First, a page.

|Publication number||US7854287 B2|
|Application number||US 12/502,205|
|Publication date||Dec 21, 2010|
|Filing date||Jul 13, 2009|
|Priority date||Jun 10, 2005|
|Also published as||US7559396, US20060278457, US20100025945|
|Publication number||12502205, 502205, US 7854287 B2, US 7854287B2, US-B2-7854287, US7854287 B2, US7854287B2|
|Inventors||Jeffrey R. Schwindt|
|Original Assignee||Schwindt Jeffrey R|
|Export Citation||BiBTeX, EndNote, RefMan|
|Patent Citations (15), Classifications (7), Legal Events (3)|
|External Links: USPTO, USPTO Assignment, Espacenet|
This application is a continuation of U.S. patent application Ser. No. 11/423,229, filed Jun. 9, 2006 now U.S. Pat. No. 7,559,396, which claims priority under 35 U.S.C. §119(e) to U.S. Provisional Application Ser. No. 60/689,454, filed Jun. 10, 2005, which is expressly incorporated by reference herein.
This invention generally relates to vehicle suspension systems. More particularly, in an illustrated embodiment, the invention is directed to air suspension systems for motorcycle suspensions.
In general terms, motorcycles typically include a main frame to which the engine is attached. One or more sub-frames or like elements can be movably attached to the main frame, each of which can be adapted to hold one of the motorcycle wheels. The moving sub-frames may permit the motorcycle front and rear wheels to move relative to the main frame. A suspension system may also be used to maintain the height of the motorcycle.
Traditionally, motorcycle suspension systems for street bikes have included one or more springs (typically coil springs) and a hydraulic damper unit applied to each of the front and rear wheel to provide the lift and dampening needed to suspend the vehicle and control movement of the wheels during compression and rebound of the wheels. Such a spring and damper unit may be fastened between a swing arm and main frame in the rear of the motorcycle to control the rear wheel assembly and associated parts. Also, a spring and damper unit may be positioned inside a telescoping fork assembly to control the front wheel. Another form of a front fork, referred to as a “springer” fork, includes a spring suspension operating between two pairs of parallel fork members in a well known manner.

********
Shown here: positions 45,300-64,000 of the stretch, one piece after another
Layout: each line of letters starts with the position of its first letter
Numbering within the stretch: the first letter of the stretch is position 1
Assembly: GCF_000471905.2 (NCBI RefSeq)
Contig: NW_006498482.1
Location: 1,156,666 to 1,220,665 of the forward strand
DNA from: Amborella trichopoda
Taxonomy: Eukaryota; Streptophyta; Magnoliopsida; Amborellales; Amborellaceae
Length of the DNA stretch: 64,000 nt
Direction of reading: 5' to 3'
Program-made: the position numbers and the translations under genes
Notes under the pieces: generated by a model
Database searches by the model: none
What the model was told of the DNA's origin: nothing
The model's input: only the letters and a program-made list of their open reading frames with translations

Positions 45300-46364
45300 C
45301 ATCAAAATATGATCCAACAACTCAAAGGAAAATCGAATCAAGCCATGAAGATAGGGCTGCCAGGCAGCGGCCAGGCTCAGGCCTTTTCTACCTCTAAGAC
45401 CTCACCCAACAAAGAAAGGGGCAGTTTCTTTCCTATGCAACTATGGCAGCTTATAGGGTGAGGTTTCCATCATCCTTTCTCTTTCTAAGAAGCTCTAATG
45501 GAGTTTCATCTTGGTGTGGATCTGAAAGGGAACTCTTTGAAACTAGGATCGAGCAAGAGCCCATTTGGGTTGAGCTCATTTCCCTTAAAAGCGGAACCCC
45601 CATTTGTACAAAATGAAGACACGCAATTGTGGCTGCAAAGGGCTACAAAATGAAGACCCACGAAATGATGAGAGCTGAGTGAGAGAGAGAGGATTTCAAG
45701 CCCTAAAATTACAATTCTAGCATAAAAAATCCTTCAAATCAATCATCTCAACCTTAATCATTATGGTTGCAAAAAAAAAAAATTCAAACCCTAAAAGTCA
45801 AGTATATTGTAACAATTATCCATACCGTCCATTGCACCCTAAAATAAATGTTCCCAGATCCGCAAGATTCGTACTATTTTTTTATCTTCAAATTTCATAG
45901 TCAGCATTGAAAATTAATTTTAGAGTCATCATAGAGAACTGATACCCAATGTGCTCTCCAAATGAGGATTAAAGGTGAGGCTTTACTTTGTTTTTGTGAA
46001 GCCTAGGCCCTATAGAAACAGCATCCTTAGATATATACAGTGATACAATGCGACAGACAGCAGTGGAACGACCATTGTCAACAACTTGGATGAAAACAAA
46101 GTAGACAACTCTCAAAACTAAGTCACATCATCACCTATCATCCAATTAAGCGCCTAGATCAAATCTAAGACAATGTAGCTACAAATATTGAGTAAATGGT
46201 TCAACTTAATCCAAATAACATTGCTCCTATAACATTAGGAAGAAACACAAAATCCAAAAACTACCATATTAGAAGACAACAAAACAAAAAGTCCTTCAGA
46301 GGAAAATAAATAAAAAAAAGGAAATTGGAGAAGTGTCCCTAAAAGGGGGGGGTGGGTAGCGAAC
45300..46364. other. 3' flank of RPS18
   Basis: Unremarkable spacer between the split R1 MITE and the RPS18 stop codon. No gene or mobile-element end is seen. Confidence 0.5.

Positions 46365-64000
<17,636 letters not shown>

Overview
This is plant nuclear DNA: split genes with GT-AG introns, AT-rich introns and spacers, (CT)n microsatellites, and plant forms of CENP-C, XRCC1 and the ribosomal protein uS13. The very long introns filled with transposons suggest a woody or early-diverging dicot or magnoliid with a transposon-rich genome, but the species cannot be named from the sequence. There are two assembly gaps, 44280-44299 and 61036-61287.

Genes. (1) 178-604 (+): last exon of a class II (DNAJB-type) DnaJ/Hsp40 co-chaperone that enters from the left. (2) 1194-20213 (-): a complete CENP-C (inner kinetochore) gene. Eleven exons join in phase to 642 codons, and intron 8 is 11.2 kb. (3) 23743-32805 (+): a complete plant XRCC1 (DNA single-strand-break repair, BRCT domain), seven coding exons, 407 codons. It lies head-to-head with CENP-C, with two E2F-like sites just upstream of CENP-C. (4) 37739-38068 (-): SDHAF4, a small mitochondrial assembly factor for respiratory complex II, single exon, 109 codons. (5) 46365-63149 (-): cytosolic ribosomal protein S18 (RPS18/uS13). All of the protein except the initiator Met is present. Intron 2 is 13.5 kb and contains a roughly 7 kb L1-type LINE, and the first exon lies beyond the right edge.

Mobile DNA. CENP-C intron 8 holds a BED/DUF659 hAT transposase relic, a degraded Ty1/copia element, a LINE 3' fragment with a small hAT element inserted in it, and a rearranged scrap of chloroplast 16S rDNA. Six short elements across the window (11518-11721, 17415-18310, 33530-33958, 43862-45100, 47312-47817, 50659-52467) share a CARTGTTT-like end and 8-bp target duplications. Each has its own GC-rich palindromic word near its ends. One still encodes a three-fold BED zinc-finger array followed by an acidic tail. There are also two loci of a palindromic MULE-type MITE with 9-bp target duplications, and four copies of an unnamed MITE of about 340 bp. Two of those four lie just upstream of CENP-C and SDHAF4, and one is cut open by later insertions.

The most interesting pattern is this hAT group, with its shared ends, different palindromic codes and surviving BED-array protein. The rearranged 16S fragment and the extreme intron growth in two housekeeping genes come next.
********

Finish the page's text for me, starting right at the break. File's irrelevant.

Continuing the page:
Other suspension systems may use air in place of or in addition to the spring. These systems are often called air-ride suspension systems, and may use rubber air bags as springs and may further be charged using a compressed air system. Compressed air may be varied to control the ride height and the ride characteristics (i.e. firmness) of the motorcycle. However, the ride will inherently get firmer as the air pressure increases in these systems.
The present invention relates to a suspension system having double-acting air cylinders. In one illustrative embodiment, a control mechanism allows the ride height to be adjusted independently of the ride firmness. In such an embodiment, the operator may set the firmness of the system and ride quality via two adjustments. A first adjustment, via a main regulator, can address the weight of the motorcycle, rider(s) and load. A second adjustment, via a bias regulator, can provide the rebound control. The system is charged via an air compressor and may be applied to either or both of the rear and front motorcycle suspension.